From Lexington Books:
"This book argues that the Arab Spring brought to the forefront numerous societal, political, and historical problems in the Middle East that scholars and practitioners throughout the 20th century and into the 21st century have continually glossed over or reduced in their analysis and analytical frameworks when studying the Middle East. These include the prevalent and persistent impact of Islam on political life, an impact of transnational and subnational identities, including sect, tribe, and regional identity, as well as the overuse of the state as the fundamental unit of analysis when studying the region. As a result, this book asserts that primordial identities including religion, sect, and tribe have, and will continue to have, a significant impact on the conduct of politics in the Middle East".
Itamar Rabinovich, Tel Aviv University -
"In a region proverbial for political turmoil the current decade has been particularly tumultuous. Professor Rabi takes the reader expertly through the complex history of The Arab Spring and its aftermath combining clarity with profound analysis. His book is a must read for anyone seeking to understand the current state of the Middle East, the roots of its instability and its future prospects".
Clive Jones, University of Durham -
"The descent of Syria, Libya and Yemen into a ‘heart of darkness’ has shattered many Western preconceptions over what change can and should look across the Arab Middle East. In this penetrating new study, Professor Uzi Rabi argues that the West has failed to fully appreciate the gamut of primordial identities that can and indeed have usurped the appeal of a more liberal state-based order. Often provocative, but always informed, this book is a must for all those wishing to understand the mosaic of competing actors and social forces that now shape Arab dispensations across the Middle East".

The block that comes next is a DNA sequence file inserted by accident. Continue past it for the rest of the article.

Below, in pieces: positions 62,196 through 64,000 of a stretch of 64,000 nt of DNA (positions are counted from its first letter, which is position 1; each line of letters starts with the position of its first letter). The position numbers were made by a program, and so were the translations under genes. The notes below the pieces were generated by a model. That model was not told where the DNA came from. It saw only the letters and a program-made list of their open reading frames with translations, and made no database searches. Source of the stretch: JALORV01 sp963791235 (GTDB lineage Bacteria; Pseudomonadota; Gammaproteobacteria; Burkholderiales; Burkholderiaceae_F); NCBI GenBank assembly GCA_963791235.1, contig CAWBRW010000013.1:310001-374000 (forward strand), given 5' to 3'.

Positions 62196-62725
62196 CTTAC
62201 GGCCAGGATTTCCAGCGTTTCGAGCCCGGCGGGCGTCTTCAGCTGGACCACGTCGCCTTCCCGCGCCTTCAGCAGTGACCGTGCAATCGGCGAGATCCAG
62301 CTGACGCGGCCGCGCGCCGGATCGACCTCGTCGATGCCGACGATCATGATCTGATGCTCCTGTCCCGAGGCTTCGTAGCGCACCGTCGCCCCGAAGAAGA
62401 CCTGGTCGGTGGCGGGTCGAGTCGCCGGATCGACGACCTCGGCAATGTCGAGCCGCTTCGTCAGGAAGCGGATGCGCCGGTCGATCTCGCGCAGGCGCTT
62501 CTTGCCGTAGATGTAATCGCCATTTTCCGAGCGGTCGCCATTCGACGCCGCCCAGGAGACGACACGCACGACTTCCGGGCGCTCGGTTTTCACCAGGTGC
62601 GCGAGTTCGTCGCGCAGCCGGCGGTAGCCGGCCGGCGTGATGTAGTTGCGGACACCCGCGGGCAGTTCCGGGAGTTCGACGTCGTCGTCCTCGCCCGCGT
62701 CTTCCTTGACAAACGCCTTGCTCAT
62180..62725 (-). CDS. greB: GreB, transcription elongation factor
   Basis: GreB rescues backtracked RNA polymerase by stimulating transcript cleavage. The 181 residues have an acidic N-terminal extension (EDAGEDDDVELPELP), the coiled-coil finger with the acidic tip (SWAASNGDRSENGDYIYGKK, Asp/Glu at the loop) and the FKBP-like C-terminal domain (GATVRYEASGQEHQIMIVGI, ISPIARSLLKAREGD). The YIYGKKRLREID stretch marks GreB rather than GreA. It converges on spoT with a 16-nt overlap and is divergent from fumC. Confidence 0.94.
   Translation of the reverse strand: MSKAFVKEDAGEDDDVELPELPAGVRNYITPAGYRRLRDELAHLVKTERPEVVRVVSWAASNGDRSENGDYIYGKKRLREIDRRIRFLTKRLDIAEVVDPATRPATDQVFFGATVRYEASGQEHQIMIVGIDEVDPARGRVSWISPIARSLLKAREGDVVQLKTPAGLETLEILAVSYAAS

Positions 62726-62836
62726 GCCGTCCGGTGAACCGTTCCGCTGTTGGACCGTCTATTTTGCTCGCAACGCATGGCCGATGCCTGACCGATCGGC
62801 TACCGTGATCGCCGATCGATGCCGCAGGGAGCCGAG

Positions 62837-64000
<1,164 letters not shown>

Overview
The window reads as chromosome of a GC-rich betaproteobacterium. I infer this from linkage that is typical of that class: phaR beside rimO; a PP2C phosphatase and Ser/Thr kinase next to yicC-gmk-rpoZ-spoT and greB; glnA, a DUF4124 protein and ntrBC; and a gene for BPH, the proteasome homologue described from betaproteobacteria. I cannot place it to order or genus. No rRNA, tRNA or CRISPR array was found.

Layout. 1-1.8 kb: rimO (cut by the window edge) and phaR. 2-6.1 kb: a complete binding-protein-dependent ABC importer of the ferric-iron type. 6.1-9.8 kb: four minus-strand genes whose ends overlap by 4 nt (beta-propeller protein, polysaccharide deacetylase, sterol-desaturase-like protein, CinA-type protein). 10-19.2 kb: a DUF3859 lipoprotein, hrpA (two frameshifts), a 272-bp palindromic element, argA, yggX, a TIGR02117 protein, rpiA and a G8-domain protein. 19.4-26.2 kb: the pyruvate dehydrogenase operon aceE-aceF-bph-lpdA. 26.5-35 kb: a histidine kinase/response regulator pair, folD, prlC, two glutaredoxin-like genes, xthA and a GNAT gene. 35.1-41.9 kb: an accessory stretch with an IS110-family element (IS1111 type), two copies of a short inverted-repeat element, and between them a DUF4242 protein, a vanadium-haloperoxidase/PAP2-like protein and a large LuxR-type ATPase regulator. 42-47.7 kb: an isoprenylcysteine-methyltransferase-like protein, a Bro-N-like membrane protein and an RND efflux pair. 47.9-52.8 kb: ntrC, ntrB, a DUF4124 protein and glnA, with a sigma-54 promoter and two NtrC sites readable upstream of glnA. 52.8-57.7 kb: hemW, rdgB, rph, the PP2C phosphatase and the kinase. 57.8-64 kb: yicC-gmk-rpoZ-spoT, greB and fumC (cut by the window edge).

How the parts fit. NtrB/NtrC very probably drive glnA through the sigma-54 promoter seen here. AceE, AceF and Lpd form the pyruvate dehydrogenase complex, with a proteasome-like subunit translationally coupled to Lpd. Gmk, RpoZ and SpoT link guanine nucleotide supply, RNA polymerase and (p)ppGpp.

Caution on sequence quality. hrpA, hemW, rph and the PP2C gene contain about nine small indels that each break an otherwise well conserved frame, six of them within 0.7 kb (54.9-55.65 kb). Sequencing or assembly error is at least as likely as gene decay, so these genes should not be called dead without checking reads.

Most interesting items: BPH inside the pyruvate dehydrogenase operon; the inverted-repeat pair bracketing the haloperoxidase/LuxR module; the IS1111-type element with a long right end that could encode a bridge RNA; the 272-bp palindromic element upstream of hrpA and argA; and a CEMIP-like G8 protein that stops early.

James Piscatori, Australian National University -
"Almost a decade on from the Arab Spring, Uzi Rabi presents a mature reflection on the changes – and the resistances to them – that it has inspired. He dispassionately shows that, despite the predictions of liberalization and a youth and social media-driven revolution, familiar patterns of social formation, religious and ethnic identity, and political culture have proven resilient within regional states, even as troubling constellations of interstate relations have emerged. The perspective he so adroitly presents is a sobering counterpoint to assumptions of, and prescriptions for, a ‘new Middle East’".
Shimon Shamir, Tel-Aviv University -
"Uzi Rabi undertakes to answer in this book the impelling question, how did the Middle East change following this dramatic eruption of the "Arab Spring" almost a decade ago. His knowledgeable and insightful response to the question covers such issues as the fragmentation of states, the widening of the sunni-shi'i schism, the expansion of Iranian intrusions, the vicissitudes of Islamist movements, the transformation of the regional system and the declining influence of the United States - all of which leading to the author's persuasive conclusion that new paradigms and roadmaps are now needed for comprehending this volatile and complex region".